Hong Kong leader Carrie Lam announced Monday that she would not seek another term as chief executive in next month's election. File Photo by Vivek Prakash/EPA-EFE
April 4 (UPI) -- Carrie Lam, the Hong Kong leader whose tenure saw massive street protests, a tightening of Beijing's control over the semi-autonomous city and a deadly recent surge of COVID-19 cases, announced Monday that she won't seek another term.
"I will not participate in the sixth election of the chief executive," Lam said at a press conference. "In other words, I will complete my five-year term as chief executive on June 30 this year, and will officially end my 42-year government service career."
The Beijing-favored politician took office in 2017 and has been the city's most unpopular leader since Britain handed control of Hong Kong over to China in 1997. The 64-year-old said Monday that she informed the mainland government of her decision and that they "expressed understanding."
Lam became the focal point of protests that brought millions to the streets in 2019 after she planned to push through a controversial bill that would have allowed criminal suspects to be extradited to mainland China.
Although she ultimately backed down on the bill, larger pro-democracy protests roiled the city for several months and only subsided as the COVID-19 pandemic took hold in 2020.
Beijing responded by imposing a harsh national security law that clamped down on dissent and led to arrests of activists, opposition lawmakers and independent media figures. In 2020, the United States sanctioned Lam and ten other individuals for "undermining Hong Kong's autonomy and restricting the freedom of expression or assembly of the citizens."
Lam also helped steer through an overhaul of the electoral system last year to consolidate more voting power into the hands of pro-Beijing lawmakers.
The outgoing chief executive, the first woman to hold the post, praised Beijing's support in her remarks Monday.
"Less than two years after I took office, because of the turmoil around the extradition law, social riots, the constant interference of external forces in Hong Kong affairs and the impact of the coronavirus epidemic, I was under unprecedented pressure," she said. "One of the key driving forces that supported me to overcome all the difficulties was the earnest support of the central government."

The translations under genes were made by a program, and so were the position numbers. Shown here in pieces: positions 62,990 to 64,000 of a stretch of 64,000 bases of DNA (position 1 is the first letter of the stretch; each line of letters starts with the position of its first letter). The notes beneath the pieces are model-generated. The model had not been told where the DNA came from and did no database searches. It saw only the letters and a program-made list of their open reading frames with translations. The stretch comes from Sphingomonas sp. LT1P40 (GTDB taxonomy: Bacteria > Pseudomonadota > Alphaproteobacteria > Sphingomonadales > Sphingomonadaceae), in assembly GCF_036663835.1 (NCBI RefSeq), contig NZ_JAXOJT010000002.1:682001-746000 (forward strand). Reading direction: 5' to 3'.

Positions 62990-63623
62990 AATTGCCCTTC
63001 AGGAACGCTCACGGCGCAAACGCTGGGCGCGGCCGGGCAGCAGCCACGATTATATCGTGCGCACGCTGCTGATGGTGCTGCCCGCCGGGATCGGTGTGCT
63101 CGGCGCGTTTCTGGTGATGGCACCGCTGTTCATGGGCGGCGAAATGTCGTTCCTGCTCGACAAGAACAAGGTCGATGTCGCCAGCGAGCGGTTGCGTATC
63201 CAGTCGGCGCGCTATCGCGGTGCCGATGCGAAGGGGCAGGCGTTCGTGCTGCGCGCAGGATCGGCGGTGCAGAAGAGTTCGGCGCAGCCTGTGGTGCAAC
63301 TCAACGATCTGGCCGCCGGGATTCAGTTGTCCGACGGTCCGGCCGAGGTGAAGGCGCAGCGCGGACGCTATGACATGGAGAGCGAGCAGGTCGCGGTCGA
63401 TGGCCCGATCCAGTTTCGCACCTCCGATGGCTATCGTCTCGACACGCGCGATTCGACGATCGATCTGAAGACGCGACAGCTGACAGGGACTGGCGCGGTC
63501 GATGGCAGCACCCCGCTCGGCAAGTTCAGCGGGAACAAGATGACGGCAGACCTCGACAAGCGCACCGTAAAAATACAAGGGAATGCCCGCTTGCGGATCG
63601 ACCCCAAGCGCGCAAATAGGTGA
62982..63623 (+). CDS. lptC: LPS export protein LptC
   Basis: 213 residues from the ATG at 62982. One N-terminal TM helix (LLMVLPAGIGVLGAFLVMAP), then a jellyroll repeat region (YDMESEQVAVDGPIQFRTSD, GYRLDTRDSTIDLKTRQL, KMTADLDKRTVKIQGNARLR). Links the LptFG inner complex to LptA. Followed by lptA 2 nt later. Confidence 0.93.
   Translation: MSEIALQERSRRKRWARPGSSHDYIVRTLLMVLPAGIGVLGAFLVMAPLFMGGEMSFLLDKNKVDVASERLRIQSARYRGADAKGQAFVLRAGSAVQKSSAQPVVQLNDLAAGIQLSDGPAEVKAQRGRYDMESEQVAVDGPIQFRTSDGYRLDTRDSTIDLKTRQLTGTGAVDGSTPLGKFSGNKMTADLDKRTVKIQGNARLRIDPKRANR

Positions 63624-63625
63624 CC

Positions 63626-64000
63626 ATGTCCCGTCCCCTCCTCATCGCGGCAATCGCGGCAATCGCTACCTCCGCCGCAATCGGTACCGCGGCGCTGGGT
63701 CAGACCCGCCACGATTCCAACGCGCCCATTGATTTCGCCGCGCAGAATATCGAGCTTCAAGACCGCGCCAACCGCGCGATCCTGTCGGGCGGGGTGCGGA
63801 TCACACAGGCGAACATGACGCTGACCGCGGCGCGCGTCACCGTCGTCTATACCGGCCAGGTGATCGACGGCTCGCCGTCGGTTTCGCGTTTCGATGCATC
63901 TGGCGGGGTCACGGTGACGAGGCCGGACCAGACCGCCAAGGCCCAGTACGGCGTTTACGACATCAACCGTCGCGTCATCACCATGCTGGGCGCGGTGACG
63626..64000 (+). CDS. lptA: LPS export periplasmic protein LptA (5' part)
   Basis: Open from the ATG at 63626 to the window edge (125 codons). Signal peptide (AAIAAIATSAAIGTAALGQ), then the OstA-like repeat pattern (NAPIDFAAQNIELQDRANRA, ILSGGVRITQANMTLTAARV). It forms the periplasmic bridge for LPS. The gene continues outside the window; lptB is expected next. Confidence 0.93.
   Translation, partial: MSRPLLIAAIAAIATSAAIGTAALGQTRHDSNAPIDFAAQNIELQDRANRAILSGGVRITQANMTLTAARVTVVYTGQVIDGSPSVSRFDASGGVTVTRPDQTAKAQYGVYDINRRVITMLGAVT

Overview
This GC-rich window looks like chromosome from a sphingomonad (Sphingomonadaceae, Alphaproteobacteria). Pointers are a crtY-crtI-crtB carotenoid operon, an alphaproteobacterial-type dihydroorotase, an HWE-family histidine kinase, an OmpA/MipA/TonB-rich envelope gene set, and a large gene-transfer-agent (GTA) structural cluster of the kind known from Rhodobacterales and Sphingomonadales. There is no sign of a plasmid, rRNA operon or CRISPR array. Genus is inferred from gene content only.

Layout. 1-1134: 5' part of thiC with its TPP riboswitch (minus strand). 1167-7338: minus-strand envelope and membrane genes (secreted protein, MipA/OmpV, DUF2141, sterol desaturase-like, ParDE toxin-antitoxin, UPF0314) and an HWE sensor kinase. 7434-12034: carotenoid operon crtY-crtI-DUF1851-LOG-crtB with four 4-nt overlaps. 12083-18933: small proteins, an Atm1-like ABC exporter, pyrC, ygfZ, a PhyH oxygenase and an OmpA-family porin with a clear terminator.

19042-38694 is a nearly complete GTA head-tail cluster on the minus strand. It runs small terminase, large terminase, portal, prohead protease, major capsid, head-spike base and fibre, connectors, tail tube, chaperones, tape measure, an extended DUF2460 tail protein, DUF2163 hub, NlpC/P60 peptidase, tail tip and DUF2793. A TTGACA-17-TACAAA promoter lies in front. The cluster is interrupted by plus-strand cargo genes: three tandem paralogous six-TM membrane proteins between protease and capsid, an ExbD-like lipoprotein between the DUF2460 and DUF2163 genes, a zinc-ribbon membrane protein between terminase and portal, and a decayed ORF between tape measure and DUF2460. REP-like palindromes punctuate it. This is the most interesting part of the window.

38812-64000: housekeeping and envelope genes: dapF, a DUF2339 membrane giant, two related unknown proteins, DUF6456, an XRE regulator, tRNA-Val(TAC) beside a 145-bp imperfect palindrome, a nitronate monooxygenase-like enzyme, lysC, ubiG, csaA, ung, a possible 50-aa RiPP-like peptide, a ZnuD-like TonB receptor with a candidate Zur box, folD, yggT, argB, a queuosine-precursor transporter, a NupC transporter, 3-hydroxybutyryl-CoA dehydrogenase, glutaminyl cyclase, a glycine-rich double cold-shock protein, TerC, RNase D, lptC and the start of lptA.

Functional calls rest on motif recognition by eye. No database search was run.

Under Lam, Hong Kong followed China's zero-COVID policy in fighting the pandemic by keeping borders tightly sealed and imposing strict quarantine and social distancing measures, drawing an outcry from local and international businesses headquartered in the global financial hub.
Despite the heavy-handed control, recent months saw an outbreak driven by the contagious Omicron variant overwhelm the city's hospitals and result in the highest death rates in the world. Indecision and mixed messages from Lam's government accelerated an exodus of residents from the city and brought an intervention from Beijing, likely sealing the chief executive's political fate.
On Monday, Lam said that her decision to retire from politics was not based on the criticisms she has faced but stemmed from a desire to spend more time with her family.
"This is not a question of evaluating my performance or the performance of the Hong Kong Special Administrative Region Government in this term," Lam said. "This is a question of my personal wish and aspiration, and my personal wish and aspiration is entirely based on my family consideration."
Local media has reported that the city's No. 2 official, John Lee, is preparing to enter the race for chief executive, but Lam said she could not comment on his prospective candidacy.
Lee, a former police official, was Hong Kong's security minister during the pro-democracy protests of 2019 and oversaw an escalating police response that rights organizations condemned as brutal and heavy-handed. Lee was among the individuals sanctioned by Washington in 2020.
The chief executive election was originally scheduled for March 27 but was postponed because of the COVID-19 outbreak and will be held on May 8. The vote is conducted by a 1,500-member committee composed of overwhelmingly pro-Beijing political and business figures.